Since the results of Iran’s June 12 presidential elections, the capital city of Tehran has erupted in a stream of protests unlike anything the country has seen since the revolution of 1979. Hundreds of thousands have come to the streets in protests.
The protests stem from results showing a landslide victory for incumbent Mahmoud Ahmadinejad, with the official vote putting him ahead of the lead challenger, former prime minister Mir Hussein Moussavi. According to The New York Times, Iranian election officials said a record 85 percent voter turnout put Ahmadinejad ahead of Moussavi by 11 million votes.
But Moussavi’s supporters claim the election was a fraud. The day after the polls, both lead candidates claimed victory by a large margin, even though many analysts predicted a runoff election, but then foresaw Moussavi’s overwhelming support as enough to propel him to a first-round victory.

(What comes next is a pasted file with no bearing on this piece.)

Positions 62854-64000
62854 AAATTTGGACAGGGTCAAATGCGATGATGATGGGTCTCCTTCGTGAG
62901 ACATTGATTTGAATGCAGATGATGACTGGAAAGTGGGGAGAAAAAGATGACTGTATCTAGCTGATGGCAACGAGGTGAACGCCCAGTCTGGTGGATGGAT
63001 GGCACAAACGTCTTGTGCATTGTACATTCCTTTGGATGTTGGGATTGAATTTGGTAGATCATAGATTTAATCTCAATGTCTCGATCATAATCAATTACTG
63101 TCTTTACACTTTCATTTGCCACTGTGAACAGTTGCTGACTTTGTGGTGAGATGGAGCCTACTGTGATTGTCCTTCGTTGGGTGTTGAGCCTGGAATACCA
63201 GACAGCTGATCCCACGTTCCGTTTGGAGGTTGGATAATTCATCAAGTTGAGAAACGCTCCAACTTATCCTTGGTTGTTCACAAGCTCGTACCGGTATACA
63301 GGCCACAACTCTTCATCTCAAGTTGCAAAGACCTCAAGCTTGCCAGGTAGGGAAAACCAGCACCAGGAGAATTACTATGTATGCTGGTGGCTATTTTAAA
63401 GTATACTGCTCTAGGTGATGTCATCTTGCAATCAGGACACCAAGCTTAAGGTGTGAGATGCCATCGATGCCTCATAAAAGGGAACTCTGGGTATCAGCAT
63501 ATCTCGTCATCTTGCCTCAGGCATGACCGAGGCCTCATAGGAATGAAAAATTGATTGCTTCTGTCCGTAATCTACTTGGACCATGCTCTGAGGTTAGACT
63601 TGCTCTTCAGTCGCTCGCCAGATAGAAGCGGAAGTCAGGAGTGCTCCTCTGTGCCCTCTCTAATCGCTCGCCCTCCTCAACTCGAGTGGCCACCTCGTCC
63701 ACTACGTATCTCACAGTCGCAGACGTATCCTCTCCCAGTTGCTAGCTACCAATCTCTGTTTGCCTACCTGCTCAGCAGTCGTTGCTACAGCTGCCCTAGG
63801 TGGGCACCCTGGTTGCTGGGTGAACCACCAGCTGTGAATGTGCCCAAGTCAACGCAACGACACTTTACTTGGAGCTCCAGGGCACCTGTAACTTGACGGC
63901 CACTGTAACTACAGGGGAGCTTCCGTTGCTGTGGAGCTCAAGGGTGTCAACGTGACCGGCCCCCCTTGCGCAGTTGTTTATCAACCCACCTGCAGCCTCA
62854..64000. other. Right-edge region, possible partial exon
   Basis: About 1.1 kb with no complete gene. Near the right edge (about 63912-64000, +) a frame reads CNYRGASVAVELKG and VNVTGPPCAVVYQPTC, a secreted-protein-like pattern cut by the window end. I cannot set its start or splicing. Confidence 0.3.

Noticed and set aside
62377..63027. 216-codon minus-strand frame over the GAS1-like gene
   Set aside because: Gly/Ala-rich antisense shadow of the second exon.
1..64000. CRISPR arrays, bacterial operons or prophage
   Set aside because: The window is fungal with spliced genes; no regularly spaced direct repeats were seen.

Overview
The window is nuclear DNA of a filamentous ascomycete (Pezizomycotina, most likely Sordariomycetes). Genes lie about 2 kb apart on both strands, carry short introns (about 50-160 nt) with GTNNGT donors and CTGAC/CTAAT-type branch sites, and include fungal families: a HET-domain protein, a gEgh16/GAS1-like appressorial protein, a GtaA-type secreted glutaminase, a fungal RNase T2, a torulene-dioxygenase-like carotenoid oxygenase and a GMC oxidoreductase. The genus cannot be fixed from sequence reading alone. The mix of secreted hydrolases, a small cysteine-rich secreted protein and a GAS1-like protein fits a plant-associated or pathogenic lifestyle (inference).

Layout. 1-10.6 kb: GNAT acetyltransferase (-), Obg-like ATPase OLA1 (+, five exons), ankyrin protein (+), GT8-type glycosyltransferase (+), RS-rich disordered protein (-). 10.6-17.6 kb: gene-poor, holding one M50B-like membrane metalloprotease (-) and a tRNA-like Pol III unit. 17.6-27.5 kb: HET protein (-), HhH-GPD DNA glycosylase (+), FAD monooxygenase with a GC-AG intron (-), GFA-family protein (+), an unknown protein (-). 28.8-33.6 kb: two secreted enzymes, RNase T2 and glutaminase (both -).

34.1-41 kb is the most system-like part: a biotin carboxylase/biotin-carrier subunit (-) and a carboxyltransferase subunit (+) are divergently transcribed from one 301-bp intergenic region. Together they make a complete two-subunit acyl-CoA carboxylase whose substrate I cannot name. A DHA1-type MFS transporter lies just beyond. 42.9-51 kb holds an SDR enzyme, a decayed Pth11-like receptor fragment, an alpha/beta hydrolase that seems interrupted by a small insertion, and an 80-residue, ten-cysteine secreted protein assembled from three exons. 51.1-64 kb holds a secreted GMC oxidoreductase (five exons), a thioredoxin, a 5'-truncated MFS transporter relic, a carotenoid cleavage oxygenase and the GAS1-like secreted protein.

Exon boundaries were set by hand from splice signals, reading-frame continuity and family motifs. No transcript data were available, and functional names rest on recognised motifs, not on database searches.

If Iran’s election was indeed legitimate, why is the government cracking down so much on protests, disrupting Internet communication and evicting foreign journalists? For a country that claims to be a republic, those actions seem quite undemocratic.
There’s been a Tweet on Twitter that began circulating a few days ago: “If Iran sleeps tonight, it will sleep forever.” Many are still spearheading that battle cry and sticking to the streets, despite threats of further arrests and violence.
Amnesty International has now spoken out against Iran’s supreme leader, Ayatollah Ali Khamenei, who says the people’s safety will lie in their own hands if they do not disperse.
“We are extremely disturbed at statements made by Ayatollah Khamenei, which seem to give the green light to security forces to violently handle protesters exercising their right to demonstrate and express their views,” said Hassiba Hadj Sahraoui, deputy director of the Middle East and North Africa Programme, in a statement.
Do you feel the elections were rigged and what do you see the final outcome being?